This morning, Pope Benedict XVI announced his resignation, effective the evening of February 28th. When I first woke up and saw Facebook riddled with status updates about the Pope, at first I thought he had passed away. Imagine my own response to find that his Holiness was stepping down, an action that has not happened in nearly 600 years—certainly not in modern history. Since getting to the office, I've found myself questioning his motives as well as the future of the Catholic church. And a particular question came to mind...
What if Benedict's resignation sets a new precedent for the expectations and future of the Papacy?
Honestly, I think it should. As loved as he was, the lattermost part of Pope John Paul II's life was sad to watch as he often found it hard to speak, as he clearly struggled with his health while trying to live into the role into which he was elected. Furthermore, to expect the Pope to remain in office and fulfill the duties required of him at an age when most of his peers are allowed and offered respite from duty and travel seems harsh and lacking compassion. After all, isn't he human just like the rest of us?
Personally, I am not Catholic and have very little experience with the Catholic church. But as a seminarian and person trying to live into my own ministerial call, regardless of age, faith tradition, or life experience, I trust that Pope Benedict's decision to step down came with the utmost care, attention, and attitude of prayer. I want him to be well, as I do with all clergy, and I think that this was a wise and positive decision. Not only for his own well-being, but also for that of his successors.
Certainly, Benedict's decision has implications for the denomination's future in terms of its policies and procedures, its members, its clergy, and its theology. Will future popes be allowed or even encouraged to follow his lead? Will they be looked down upon for doing so? Will a retired pope's papal status be maintained, or will he revert to his former name and clerical role? How will the doctrine of papal infallibility change (can more than one elected pope speak for God, or does the retired pope lose this ability)? What about sede vacante — will there be a period between a pope's retirement and the start of conclave where the papal see remains deliberately vacant? How will the death of a retired pope be acknowledged and mourned? These are all questions spawned by Pope Benedict's announcements, and surely there will be more to come.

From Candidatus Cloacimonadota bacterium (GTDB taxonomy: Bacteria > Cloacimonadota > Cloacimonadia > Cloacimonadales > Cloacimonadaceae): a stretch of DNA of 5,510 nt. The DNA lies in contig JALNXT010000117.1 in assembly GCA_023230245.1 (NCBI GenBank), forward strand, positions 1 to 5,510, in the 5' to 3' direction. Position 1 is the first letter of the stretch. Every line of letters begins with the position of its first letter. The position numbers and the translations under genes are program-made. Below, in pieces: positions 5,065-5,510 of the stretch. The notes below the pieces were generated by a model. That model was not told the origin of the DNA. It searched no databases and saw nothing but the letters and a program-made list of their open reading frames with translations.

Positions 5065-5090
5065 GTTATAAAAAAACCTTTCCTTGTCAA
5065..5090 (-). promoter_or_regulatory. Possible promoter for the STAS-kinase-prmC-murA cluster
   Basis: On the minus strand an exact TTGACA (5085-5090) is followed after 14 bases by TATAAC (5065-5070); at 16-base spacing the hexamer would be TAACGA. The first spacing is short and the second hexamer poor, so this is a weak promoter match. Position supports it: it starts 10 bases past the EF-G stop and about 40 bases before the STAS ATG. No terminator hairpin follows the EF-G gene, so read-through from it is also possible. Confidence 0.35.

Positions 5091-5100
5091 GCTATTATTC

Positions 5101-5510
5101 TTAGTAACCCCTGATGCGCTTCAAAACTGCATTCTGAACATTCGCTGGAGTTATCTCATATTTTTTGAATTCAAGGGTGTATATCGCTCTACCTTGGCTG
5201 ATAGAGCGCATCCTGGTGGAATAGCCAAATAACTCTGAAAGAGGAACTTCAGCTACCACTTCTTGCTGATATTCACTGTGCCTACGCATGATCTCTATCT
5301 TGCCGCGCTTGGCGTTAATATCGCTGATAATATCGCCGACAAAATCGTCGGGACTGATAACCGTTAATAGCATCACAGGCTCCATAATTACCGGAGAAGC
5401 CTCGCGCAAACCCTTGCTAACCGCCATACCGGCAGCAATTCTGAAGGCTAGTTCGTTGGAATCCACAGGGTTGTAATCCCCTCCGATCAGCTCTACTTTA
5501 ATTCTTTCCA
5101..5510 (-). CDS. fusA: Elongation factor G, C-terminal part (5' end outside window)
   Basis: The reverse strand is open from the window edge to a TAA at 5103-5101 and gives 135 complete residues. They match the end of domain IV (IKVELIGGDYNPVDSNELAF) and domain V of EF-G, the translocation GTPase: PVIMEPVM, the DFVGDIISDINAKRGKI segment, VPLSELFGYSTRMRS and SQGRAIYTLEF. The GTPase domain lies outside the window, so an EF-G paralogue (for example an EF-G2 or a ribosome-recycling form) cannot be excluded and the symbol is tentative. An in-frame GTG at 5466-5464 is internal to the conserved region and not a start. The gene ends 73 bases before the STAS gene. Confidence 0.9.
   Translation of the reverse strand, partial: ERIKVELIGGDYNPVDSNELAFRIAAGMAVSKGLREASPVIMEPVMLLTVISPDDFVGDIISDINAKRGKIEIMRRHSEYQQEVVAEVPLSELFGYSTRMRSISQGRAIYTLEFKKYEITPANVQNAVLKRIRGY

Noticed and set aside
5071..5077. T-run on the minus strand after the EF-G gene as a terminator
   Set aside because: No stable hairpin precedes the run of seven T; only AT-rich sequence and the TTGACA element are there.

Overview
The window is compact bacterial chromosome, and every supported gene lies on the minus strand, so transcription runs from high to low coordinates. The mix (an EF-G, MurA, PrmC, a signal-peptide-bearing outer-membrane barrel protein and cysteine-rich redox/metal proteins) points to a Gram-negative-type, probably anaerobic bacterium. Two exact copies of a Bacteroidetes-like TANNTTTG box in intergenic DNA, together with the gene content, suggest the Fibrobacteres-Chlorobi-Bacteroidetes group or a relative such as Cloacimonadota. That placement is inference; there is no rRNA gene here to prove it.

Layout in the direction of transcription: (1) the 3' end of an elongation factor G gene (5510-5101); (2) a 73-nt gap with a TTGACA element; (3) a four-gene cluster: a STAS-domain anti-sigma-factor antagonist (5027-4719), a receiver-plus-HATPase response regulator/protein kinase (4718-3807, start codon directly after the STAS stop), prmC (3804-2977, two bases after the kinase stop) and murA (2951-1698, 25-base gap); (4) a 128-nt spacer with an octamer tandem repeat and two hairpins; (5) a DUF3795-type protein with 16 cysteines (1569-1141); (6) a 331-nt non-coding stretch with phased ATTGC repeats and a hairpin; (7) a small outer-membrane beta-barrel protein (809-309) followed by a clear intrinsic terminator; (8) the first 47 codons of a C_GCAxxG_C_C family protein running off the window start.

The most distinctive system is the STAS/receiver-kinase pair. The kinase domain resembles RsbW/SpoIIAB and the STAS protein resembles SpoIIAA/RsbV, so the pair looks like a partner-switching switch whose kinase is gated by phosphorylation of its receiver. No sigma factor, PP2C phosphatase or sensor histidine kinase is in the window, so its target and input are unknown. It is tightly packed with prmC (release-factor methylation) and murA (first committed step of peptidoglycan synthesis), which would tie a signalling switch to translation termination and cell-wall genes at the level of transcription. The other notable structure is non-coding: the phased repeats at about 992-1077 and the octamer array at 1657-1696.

My hope is that Benedict's decision becomes a precedent for future popes — that they allow themselves to surrender the papacy to someone else in cases where they may no longer be able to live into the role and its responsibilities. My hope is they take care of themselves rather than trying to be someone they can no longer be, fill a role they can no longer fill. My hope is that Benedict's decision causes a shift in how we perceive and treat clergy. I hope we place stronger emphasis on self-care and wellness, that the health and well-being of any clergy person is given proper attention and valued over bureaucracy, politics, and most importantly, tradition. Times change. Life changes. It's natural.